Friday, October 02, 2009

The Unemployment Report--Something's Odd, Here

Noticed by Innocent Bystanders:

The September unemployment rate rose to 9.8%, as expected by economists, representing a modest 0.1% rise from last month

OK, but what?

...the unemployment rate would have risen by a much larger amount if the civilian labor force hadn’t lost 570,000 people since last month. As we mentioned in previous posts, the labor force normally increases by ~ 150,000/month, so that’s a huge, very unusual, decrease. In fact, had the labor force size simply remained the same, the unemployment rate would have jumped to 10.2%

570,000 'disappeared' from the labor force?

Curious.

HT: Ace

4 comments:

J. Strupp said...

You are seeing massive structural unemployment. People have stopped looking for work which is not counted in the unemployment date as you know. Half a million seems like a lot for one month though. A guess that's why are looking more at the underemployment rate these days. It jumped to 17% which is pretty much plain aweful.

Deekaman said...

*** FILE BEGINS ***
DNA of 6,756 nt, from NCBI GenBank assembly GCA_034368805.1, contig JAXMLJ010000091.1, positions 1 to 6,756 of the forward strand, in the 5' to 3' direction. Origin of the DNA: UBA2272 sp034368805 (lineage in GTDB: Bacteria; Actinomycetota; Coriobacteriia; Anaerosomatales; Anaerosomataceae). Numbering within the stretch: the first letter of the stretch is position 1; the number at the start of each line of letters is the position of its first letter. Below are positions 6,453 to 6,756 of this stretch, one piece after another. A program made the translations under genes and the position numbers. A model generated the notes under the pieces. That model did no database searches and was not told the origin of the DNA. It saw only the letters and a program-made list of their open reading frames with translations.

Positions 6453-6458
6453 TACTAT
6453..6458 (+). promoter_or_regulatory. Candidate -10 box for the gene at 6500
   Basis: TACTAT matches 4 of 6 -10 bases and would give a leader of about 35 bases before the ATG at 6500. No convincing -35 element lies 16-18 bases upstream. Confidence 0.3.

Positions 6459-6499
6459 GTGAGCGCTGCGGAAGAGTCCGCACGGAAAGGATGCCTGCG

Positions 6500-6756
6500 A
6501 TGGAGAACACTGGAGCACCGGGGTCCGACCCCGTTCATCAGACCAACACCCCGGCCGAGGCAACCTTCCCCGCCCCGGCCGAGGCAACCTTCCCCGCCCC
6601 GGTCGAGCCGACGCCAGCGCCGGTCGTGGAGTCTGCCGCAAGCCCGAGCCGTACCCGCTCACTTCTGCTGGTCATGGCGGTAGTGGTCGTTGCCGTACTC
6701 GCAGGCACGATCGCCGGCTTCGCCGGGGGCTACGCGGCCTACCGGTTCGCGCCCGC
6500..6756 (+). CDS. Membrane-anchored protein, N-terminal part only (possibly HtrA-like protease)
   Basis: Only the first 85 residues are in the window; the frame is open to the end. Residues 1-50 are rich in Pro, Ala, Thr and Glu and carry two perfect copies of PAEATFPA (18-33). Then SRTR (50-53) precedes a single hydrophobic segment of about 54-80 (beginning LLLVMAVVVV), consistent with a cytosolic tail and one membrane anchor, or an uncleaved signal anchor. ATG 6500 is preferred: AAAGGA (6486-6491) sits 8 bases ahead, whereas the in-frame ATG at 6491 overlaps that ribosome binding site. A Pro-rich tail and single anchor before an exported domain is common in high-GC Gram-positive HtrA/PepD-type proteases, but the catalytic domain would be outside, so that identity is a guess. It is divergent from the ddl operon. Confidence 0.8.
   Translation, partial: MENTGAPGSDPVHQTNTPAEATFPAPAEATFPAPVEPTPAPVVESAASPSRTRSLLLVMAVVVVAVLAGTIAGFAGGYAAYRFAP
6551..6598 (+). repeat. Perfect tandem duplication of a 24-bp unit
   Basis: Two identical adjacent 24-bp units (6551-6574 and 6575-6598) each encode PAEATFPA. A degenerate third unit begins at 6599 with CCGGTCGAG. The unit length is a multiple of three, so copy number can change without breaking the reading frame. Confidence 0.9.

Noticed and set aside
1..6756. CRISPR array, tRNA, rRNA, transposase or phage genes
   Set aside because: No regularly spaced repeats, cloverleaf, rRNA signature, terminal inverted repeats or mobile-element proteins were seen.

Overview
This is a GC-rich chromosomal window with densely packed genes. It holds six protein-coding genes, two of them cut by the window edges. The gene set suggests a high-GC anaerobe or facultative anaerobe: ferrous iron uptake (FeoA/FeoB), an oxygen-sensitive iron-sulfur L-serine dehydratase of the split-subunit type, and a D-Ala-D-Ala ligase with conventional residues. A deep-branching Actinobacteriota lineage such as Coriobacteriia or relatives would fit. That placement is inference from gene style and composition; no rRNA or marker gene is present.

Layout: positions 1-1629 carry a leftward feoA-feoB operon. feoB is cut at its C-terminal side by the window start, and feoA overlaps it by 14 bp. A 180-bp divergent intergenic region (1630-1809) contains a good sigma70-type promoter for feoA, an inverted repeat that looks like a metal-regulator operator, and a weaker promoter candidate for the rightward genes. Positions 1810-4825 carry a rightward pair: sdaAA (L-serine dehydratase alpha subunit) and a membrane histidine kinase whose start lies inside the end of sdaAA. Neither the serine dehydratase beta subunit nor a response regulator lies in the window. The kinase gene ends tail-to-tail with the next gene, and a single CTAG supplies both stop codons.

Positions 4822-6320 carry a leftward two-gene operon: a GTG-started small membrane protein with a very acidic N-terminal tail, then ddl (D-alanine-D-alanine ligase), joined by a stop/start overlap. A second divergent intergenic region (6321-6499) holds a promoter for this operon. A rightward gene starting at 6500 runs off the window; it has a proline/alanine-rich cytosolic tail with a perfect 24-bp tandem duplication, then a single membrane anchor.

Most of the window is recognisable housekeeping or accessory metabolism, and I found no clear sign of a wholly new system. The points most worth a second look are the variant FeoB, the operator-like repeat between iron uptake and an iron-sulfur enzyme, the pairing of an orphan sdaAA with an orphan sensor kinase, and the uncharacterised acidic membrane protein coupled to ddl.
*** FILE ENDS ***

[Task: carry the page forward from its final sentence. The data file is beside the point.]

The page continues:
I'm sure the end is near....I'm (mostly) agreeing with Strupp.

But this is still going to get worse. Nothing has been done to stimulate the private sector. I hope we can agree that Cash for Clunkers only pulled future purchases forward. Manufacturing index is taking a beating (although it can be argued that mfg always slows down in the fall).

Hang on, it's gonna be a bumpy ride.

Dad29 said...

Half a million seems like a lot for one month though. A guess that's why are looking more at the underemployment rate these days

There are two factors which could be at play.

First is the 'underemployment,' as Struppster mentioned. Second is the exit of aliens--legal or otherwise--due to layoffs or "no work here" problems.

IIRC, 'underemployed' is U-6.

J. Strupp said...

I would say this about stimulating the private sector:

I'm not sure what can be done at this point to make the private sector kick into gear short term. This has always been a collapse in demand. There isn't anything, domestically, that's going to be able to stop consumers from repairing balance sheets. The only thing we can do is boost public demand short term to offset this collapse long enough for the private sector to take over again at some point. That could be a long while unfortunately and public debt levels will be quite elavated for years.

In hindsite, let this be the ultimate lesson in why you DON'T deficit spend in times of prosperity. It leaves in a horrible position once you need the gummint to assist.